The Greek Evezone in their traditional uniforms (Shutterstock.com. See main credit below)
List Words : Wanderlust team | 18 March

7 alternative 'Changing of the Guards' ceremonies around the world

Fancy a bit of pomp and circumstance, but without the massive crowds of Buckingham Palace? Seek out these spectacular and sombre military ceremonies on your travels

1.  Gyeongbokgung Palace, Seoul, South Korea

This re-enactment of an ancient ceremony takes place at the main gate of Gyeongbokgung Palace in downtown Seoul. The guards wear royal uniforms, carry traditional weapons and play traditional instruments exactly like their forebears did back in 1469 when they had the altogether more important task of protecting the Emperor.

Colourful Korean guards (Shutterstock.com)

Colourful Korean guards (Shutterstock.com)

The ceremony is colourful and lively, and one of the few places in Seoul to see ancient traditions and costumes. Don’t be surprised to find yourself rubbing shoulders with locals who will be just as excited to see the spectacle as you.

2. Arlington National Cemetery, Washington DC, USA

This somber ceremony held every hour commemorates the soldiers who have given their lives in all the conflicts the US has fought in.

Soldiers presenting arms at the Tomb of the Unknown Soldier (Shutterstock.com)

Soldiers presenting arms at the Tomb of the Unknown Soldier (Shutterstock.com)

An impeccably uniformed relief commander appears on the plaza to announce the Changing of the Guard. After a detailed white-glove inspection of the new guard’s weapon, the Tomb Guard marches 21 steps down the black mat behind the Tomb, turns, faces east for 21 seconds, turns and faces north for 21 seconds, then takes 21 steps down the mat and repeats the process.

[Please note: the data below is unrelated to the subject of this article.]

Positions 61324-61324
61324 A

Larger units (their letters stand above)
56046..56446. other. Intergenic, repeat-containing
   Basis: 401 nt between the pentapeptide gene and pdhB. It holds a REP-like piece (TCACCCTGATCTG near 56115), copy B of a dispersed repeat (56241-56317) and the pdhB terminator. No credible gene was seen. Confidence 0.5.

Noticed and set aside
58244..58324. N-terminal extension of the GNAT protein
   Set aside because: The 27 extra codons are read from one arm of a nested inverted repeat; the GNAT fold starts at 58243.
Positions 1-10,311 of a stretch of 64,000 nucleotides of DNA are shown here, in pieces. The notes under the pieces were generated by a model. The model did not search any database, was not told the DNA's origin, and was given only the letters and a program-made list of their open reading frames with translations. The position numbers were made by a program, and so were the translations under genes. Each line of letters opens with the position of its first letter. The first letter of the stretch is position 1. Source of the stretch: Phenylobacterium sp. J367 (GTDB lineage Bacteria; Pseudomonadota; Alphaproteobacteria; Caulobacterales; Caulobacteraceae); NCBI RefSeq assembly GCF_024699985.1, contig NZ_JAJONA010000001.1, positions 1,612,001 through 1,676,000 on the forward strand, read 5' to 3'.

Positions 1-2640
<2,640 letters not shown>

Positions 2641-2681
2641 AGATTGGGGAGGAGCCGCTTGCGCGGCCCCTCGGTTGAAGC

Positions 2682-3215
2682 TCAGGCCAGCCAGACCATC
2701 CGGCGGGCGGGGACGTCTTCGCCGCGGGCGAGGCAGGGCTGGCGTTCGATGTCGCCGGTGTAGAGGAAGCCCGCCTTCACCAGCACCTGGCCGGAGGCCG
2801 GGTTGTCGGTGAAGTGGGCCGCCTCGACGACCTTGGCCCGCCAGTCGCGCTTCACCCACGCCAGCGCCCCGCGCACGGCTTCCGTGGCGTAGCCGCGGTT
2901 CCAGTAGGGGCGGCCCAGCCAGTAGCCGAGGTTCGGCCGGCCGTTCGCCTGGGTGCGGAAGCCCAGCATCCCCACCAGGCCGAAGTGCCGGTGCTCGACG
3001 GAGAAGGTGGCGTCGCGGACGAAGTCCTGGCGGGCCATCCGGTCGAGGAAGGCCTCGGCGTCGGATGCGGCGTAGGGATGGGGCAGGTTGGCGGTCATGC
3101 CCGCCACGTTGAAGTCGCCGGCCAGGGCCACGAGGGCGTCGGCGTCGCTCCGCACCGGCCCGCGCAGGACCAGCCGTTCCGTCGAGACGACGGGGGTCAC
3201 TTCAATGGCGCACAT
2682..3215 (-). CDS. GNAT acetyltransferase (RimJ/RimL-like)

After the turn, the sentinel executes a sharp "shoulder-arms" movement to place the weapon on the shoulder closest to the visitors to signify that the sentinel stands between the Tomb and any possible threat.

The guard is changed every hour on the hour October 1 to March 31 in this elaborate ritual, and every half hour from April 1 through September 30. 

3.  Syntagma Square, Athens, Greece

Featuring high kicks and shoes with pom-poms, this ceremony at the Presidential Mansion, just off Syntagma Square, has long been a favourite with visitors to the Greek capital. But behind the flamboyant costumes are some of the toughest soldiers in the country, the Evezone, charged with protecting the parliament and honouring the fallen symbolized by the Tomb of the Unknown Soldier. 

Ceremonial changing of the guards, Athens (Shutterstock.com)

Ceremonial changing of the guards, Athens (Shutterstock.com)

The Evezone provide a 24-hour honour guard, with an hourly sentry change, which is carried out in slow motion to help with blood circulation after standing absolutely motionless. The changing of the guards ceremony is held on Sundays at 11am when the guards wear their official uniforms, based on those worn by the Kleftes and Armatoloi, two groups of Greek warriors during the 1821 War of Independence against the Ottomans.